Because China is a member of the World Trade Organization (WTO), imports from China are eligible for the “normal” U.S. tariff rates that apply to imports from WTO members. Soon after China joined the WTO, then-Rep. Bernie Sanders (I-VT) introduced legislation to strip the application of normal U.S. tariff rates to imports from China, a position he reiterated in his 2020 presidential run. Sen. Josh Hawley (R-MO) recently introduced similar legislation.
A “Sanders-Hawley Tariff” on Americans who import goods from China would be the biggest U.S. tariff increase since the Smoot-Hawley Tariff Act of 1930. Based on 2022 import levels, Sanders-Hawley tariffs would increase the average tax on imports from China from 11.1 percent to 40.9 percent. High taxes would be levied on products like shoes and clothing (59 percent Sanders-Hawley tariff rate), toys (70 percent tariff rate), and computers and cellphones (35 percent tariff rate). The resulting price increases would come at a time when inflation and everyday bills remain big concerns for American families.
Tariff Hikes Would Harm Working Families
China produces nearly 80 percent of the toys sold in the United States. Adding a 70 percent tariff to toy imports is not a policy that would benefit America’s working families. Increased import taxes could add $86 to the price of smartphones from China, $111 to laptop computers, and $39 to video game consoles.
Proponents of massive tariff increases want Americans to believe they would create jobs in the United States. That’s wishful thinking
Tariffs would encourage some companies to divert production from China, but any production moving from China to the United States would largely be automated. For example, the CEO of Stanley Black and Decker recently suggested that while a power tool assembly in China might take 50 to 75 people on the assembly line, production in the United States might take just two or three people on the assembly line.
More generally, tariff increases don’t create jobs. Consider the potential impact of the Sanders-Hawley tariff on clothing prices. Increasing the average tariff on shoes and clothing from 19 percent to 59 percent would encourage many families to defer purchases of new clothing. Those families who pay higher clothing prices would have less money to spend elsewhere, reducing jobs in other sectors of the economy. Added to this damage would be the additional jobs destroyed by lost exports to our third-largest export market due to inevitable retaliation by China.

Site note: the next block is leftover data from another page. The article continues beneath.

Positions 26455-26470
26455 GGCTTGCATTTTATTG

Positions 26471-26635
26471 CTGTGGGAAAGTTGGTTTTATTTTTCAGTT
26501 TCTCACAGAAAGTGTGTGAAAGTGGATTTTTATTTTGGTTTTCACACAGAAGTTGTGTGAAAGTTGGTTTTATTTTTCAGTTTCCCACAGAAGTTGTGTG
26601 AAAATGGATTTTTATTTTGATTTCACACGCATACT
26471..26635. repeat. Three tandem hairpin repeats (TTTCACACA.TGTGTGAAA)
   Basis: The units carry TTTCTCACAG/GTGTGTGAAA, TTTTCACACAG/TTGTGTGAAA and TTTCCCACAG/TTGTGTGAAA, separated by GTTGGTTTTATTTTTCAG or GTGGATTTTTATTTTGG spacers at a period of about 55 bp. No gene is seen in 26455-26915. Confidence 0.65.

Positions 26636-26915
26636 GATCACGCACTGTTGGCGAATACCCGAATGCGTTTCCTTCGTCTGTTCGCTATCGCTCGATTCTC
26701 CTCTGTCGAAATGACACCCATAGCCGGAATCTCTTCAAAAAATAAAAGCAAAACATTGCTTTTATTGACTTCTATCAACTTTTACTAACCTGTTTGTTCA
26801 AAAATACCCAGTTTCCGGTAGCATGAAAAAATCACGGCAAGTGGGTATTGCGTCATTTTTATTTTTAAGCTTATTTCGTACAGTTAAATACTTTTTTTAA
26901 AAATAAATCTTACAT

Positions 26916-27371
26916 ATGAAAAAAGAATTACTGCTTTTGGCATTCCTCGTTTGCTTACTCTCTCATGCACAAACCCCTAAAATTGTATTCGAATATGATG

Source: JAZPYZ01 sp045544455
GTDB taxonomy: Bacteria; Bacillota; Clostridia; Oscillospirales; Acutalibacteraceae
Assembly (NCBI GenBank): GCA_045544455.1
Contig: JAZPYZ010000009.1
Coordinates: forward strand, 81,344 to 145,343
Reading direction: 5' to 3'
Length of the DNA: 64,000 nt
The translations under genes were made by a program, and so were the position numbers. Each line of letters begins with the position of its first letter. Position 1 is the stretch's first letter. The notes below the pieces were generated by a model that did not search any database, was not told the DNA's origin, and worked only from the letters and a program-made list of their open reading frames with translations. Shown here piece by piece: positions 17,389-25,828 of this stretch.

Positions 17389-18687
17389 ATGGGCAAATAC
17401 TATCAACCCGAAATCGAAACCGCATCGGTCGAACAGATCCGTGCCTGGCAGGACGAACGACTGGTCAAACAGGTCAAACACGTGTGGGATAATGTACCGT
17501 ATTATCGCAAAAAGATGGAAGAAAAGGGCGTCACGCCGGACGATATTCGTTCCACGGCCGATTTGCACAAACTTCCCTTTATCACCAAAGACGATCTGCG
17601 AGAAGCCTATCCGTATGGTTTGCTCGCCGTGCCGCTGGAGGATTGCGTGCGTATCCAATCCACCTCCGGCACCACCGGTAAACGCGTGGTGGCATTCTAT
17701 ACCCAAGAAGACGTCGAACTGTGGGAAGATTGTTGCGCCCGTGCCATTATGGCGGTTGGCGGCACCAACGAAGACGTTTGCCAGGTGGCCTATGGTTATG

Aiming for China, But Hitting Workers in Japan, Taiwan – and the United States
It might appear to be self-evident that tariff increases would stick it to Chinese exporters. The truth is more complicated, since many U.S. imports from China consist largely of components from other countries that have been sent to China for final assembly.
For example, researchers estimate that just 3.6 percent of the cost of an iPhone imported from China goes to China. Suppliers in the United States and Japan each account for 28.6 percent of the cost, while suppliers in Taiwan account for 20.2 percent of the cost.
This means a big tariff increase on iPhones imported from China would largely hit suppliers in the United States, Japan, and even Taiwan.
Tariffs on phones assembled in China would also give Korea’s Samsung a competitive edge over U.S.-based Apple. Since Samsung assembles most of its phones in Korea and Vietnam. Samsung could continue to export those phones to the United States tariff-free.
Similarly, more than 70 percent of the value of “imported” clothing originates in the United States. The final sewing may take place abroad, but that represents just a fraction of the value of new apparel. And according to the Toy Association, while most toy assembly takes place in China, 80 percent of the dollars Americans spent on toys remains in the United States.